Let’s say there’s a boy named Johnny who attends basketball games at his neighborhood high school. His older brother goes there, as did his big sister. He attends the school’s summer basketball camp and is counting the seasons until he can try out for the team. For years, his mom has left work early to run the concession stand at the gym on game nights.

Now spring ahead a few years. Johnny attends that high school, knows most of the teachers by name, has learned what cafeteria food to avoid, can identify his locker by smell and has designs on a blue-eyed brunette in biology.

Johnny’s school is his life. Always has been. He’s not a just a member of the community — he’s a member of his school community.

That marked distinction seems lost on some Virginia state legislators. The House of Delegatespassed a bill this month — the “Tebow bill,” named for the home-schooled Denver Broncos QB — that would enable home-schooled students to play sports at the same public high schools their parents won’t let them attend. As early as this coming week, a Senate committee may consider the legislation, which has the backing of Gov. Robert F. McDonnell. If the bill becomes law, home-schooled students around the state could take roster spots and playing time from countless Johnnys — children whose lives are defined by their school and school activities.

Imagine the sting Johnny will feel when he is cut from the basketball team and a boy who is home-schooled makes the squad. The new kid — quite likely a nice, intelligent, hard-working boy who himself is in an awkward position — might not be able to name a teacher. He might not be able to find the cafeteria. But what he can find is Johnny’s spot in the lineup, no matter that his lone affiliation with the school takes place after classes are over.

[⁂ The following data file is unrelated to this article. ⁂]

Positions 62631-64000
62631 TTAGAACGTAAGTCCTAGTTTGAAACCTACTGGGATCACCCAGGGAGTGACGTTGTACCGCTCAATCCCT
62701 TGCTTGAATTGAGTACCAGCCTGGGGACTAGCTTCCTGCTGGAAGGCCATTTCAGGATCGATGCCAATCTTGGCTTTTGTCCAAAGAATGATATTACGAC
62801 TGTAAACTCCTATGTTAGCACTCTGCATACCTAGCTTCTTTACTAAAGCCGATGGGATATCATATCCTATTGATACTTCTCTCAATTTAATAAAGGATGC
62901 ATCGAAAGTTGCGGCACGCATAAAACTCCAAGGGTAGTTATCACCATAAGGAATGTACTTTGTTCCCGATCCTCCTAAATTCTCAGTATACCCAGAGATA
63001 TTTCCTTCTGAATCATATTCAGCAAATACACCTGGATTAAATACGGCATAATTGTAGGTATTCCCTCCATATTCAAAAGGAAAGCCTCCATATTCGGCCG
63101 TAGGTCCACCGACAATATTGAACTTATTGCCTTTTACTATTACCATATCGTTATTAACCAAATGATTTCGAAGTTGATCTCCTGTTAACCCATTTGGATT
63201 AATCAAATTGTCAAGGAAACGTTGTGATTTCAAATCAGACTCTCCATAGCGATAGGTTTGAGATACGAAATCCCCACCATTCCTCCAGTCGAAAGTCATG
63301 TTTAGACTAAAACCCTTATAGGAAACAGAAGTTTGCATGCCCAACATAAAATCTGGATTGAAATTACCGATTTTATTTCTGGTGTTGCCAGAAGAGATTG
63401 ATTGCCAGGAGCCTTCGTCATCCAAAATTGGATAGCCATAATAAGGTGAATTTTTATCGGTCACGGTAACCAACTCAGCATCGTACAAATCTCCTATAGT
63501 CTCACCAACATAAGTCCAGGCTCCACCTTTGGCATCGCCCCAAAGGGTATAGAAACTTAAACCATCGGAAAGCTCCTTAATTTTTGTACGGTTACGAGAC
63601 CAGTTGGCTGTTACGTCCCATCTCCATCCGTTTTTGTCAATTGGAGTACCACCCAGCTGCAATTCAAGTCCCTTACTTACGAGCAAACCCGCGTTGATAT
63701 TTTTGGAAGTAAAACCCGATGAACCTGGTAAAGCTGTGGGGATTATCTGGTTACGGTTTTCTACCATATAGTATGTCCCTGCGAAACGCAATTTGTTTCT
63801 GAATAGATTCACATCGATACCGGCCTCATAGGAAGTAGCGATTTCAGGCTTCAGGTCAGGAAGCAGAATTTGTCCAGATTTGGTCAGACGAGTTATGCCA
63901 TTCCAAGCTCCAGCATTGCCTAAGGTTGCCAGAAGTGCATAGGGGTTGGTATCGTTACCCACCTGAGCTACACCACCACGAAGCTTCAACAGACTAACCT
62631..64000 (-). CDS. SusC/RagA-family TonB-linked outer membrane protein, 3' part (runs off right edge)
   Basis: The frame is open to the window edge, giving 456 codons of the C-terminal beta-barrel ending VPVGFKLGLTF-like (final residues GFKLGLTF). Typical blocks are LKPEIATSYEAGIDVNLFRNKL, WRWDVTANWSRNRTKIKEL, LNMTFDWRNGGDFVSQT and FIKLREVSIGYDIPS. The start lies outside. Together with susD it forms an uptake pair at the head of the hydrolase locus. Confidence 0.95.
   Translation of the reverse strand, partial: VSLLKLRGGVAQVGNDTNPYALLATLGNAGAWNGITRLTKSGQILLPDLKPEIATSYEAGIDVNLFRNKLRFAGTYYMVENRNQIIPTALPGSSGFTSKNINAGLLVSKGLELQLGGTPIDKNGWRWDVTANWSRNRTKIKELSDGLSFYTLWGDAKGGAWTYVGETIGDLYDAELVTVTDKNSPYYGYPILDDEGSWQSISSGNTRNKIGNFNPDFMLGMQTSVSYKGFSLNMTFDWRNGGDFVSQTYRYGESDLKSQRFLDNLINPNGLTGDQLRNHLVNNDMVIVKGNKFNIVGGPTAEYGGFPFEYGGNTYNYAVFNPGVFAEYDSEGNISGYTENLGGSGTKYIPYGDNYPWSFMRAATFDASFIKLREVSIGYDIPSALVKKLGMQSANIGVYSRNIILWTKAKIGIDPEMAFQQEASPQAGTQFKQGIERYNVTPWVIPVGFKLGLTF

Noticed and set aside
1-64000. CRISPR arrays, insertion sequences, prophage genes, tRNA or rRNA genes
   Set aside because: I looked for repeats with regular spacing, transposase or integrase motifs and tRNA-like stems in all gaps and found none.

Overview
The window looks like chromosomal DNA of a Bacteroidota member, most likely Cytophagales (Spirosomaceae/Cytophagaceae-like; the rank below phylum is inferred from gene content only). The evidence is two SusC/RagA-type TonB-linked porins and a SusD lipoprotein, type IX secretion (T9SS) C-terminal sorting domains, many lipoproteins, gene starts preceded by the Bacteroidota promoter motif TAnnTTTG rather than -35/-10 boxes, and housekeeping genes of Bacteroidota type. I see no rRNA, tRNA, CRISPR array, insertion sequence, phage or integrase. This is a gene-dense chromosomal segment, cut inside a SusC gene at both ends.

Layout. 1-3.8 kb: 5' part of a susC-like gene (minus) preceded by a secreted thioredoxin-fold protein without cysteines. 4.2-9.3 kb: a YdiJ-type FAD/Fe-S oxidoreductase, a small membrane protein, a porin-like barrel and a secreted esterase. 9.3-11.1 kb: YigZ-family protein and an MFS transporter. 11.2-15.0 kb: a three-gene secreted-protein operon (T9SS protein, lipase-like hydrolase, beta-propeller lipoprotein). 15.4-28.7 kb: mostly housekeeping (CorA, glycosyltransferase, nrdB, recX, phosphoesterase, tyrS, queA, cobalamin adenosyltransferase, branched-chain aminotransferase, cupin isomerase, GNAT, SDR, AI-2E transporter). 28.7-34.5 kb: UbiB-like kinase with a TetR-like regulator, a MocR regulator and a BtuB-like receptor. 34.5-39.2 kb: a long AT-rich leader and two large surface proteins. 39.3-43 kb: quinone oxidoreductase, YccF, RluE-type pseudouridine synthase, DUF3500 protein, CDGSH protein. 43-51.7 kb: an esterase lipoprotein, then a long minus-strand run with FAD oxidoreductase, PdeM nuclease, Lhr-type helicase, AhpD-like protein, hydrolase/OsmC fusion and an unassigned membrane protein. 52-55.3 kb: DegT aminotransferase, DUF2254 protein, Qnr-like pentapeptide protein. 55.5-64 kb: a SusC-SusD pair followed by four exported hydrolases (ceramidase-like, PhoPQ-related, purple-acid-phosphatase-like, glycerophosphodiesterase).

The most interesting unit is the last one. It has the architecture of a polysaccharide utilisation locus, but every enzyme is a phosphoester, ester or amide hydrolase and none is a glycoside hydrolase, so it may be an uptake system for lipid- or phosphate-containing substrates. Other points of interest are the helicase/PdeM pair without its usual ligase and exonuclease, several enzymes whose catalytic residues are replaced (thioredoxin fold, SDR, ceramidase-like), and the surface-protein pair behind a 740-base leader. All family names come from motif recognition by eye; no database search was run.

As I pointed out four years ago, when this issue rightfully died in committee: If you’re not eligible to wear a cap and gown, you shouldn’t be eligible to wear a cap and glove. If your only mention in the yearbook is in the caption of a team photo, then you’re not a part of a school’s fabric. And if high school fields and gyms are extensions of the classroom, a home-schooled student has no more right to elbow Johnny off of a team’s roster than he does to kick him out of his seat in history class.

Virginia’s bill isn’t novel — about half of the country allows home-schooled students to participate in public school activities. And the legislation’s proponents say parents shouldn’t worry; not only does the bill allow jurisdictions to ban home-schoolers from public school teams if they choose, but home-schoolers can magically disappear into public high school sports programs. As Parrish Mort, president of the Organization of Virginia Homeschoolers, explains: “We’re really talking about a very small number of students.”

She may be right. According to Virginia Department of Education figures, there were 24,682 students in 2010-11, including 6,008 of high-school age, who would meet the bill’s definition of being home-schooled; there are 376,155 public high school students in Virginia this school year.